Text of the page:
Fluid Citizenship

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By 2017-12-07

By Padraig Colman

The concept of dual nationality is currently generating some discussion in the Sri Lankan media. My nationality is somewhat flexible. I was born in England, I have an Irish passport, and I have chosen Sri Lanka as my home. Although the country of my birth is leaving the EU, I will still have an EU passport.

One of the consequences of the peace treaty of 1922 was that citizens of the Irish Free State (later the Republic of Ireland) were automatically citizens of the United Kingdom. Citizens of Northern Ireland (part of the UK) were automatically citizens of the Republic of Ireland. People from Northern Ireland can have Irish passports and run for political office in the Republic.

Thirty years of conflict in Northern Ireland came to an uneasy halt with the Good Friday Agreement in 1998. Nobody won the war, but both sides could claim they had not lost.

Constructive Ambiguity

The nationalists in Northern Ireland could say that their struggle had entered a new non-violent phase in which progress would be made towards a united Ireland by developing cross-border All-Ireland institutions and co-operating within the EU. Loyalists could claim that they had preserved their membership of the UK. The Constitution of the Irish Republic was amended to give up any territorial claim of Northern Ireland.

New Ireland

Over the decades, Ireland became a progressive modern State making positive contributions to the UN and the EU, while remaining detached from NATO. What was once a totalitarian State dominated by the Catholic Church has become a secular society because of the church's horrendous record of child abuse.

A few years ago, I met a visiting delegation in Colombo from the Irish Development Authority. The leader of the delegation admitted that 'the wheels of the bicycle had come off' after the 2008 downturn, but thought there was hope for recovery. His optimism was justified. Before the crash, Ireland hosted the European headquarters of many of the major multinational IT and pharmaceutical corporations. In the future, Ireland could take over much of the financial business that the UK will lose by not being part of the EU.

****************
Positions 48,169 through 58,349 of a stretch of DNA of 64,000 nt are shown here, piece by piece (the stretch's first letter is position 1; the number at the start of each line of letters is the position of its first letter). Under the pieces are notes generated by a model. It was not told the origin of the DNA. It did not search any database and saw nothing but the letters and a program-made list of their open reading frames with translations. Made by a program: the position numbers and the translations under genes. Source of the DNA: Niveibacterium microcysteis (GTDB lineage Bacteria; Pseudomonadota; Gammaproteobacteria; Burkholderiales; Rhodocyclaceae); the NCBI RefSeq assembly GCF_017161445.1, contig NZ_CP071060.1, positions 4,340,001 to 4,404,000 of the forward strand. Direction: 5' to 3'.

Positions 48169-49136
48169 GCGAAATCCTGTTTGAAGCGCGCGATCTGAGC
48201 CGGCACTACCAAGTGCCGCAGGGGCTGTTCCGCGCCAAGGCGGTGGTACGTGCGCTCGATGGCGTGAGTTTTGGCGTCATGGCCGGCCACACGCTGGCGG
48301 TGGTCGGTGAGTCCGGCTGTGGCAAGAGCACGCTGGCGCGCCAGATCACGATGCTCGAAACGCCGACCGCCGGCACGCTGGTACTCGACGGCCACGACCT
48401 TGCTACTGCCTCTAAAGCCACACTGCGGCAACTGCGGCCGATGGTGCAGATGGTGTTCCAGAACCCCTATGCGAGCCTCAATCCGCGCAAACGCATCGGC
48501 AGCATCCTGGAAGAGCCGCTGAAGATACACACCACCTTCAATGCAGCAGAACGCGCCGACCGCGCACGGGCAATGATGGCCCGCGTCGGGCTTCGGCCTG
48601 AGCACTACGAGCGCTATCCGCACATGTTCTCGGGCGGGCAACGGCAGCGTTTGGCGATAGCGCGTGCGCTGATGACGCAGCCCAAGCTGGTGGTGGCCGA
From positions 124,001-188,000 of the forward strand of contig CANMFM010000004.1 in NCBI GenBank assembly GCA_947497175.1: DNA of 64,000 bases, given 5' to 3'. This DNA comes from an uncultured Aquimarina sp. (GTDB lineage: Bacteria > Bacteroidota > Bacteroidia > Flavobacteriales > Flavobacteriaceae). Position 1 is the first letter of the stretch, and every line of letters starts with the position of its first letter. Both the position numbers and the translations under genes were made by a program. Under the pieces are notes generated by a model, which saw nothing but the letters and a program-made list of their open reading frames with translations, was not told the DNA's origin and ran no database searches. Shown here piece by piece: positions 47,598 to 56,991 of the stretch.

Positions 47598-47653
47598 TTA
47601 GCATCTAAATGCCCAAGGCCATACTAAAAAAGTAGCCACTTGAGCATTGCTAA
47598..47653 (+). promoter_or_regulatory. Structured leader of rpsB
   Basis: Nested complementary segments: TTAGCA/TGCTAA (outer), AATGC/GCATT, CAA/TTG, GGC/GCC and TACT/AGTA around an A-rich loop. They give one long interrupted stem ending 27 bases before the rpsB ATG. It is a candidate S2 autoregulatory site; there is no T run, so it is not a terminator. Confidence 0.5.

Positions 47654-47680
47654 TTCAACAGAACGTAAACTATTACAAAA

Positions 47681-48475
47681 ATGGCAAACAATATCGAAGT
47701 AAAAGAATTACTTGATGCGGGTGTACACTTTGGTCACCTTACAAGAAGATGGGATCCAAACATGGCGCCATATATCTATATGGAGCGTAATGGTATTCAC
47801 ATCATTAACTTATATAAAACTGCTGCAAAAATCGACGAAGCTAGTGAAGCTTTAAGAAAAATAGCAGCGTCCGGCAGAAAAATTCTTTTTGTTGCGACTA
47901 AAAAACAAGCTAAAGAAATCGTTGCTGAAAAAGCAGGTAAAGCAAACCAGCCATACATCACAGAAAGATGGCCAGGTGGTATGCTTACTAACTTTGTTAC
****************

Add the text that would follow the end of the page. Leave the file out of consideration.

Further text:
Ireland did not have an empire and tended to export rather than import labour. In 1979, 93 per cent of the population was born in Ireland. Someone told me that when he visited Ireland in the 1960s on a camping holiday with a Nigerian friend there was a gang of urchins outside the tent every morning asking "is the black fella coming out today?" There were not many black faces in Ireland in the old days. Because of the country's economic success and its enthusiastic participation in the EU, many immigrants gave Ireland a try. Now, 17 per cent of the population was born outside Ireland. There are Polish shops in Cobh now, and Polish homeless in Dublin, Polish suicides. Brazilians have been found dead in peat bogs. There are Estonian lap-dancers in Cork City.
The current Prime Minister of Ireland is Leo Varadkar. His father was born in Mumbai. The Prime Minister is gay. In 2015, Ireland became the first country to introduce same-sex marriage by referendum—62 percent voted in favour.

Brexit Break-Up

David Cameron in his foolishness undermined the fragile peace in Ireland by calling a referendum, which resulted in the UK leaving the EU. The border between Northern Ireland and the Republic of Ireland was extremely porous even when policed by tanks and armoured cars, illuminated by watch towers and searchlights. That border was dismantled in the cause of peace. How will it be reconstructed in the cause of Brexit? The border, non-existent today, will be the new land border between the UK and the EU. The delicate web of compromises and fudging that brought peace could be destroyed.

On Monday, 4 December 2017, it looked as though the EU, Ireland and the UK were reaching a consensus on the border. An agreement was stymied by the DUP, which is propping up Theresa May's Government. The DUP Leader, Arlene Foster said: "We will not accept any form of regulatory divergence which separates Northern Ireland economically or politically from the rest of the UK. The economic and constitutional integrity of the UK must not be compromised in any way."



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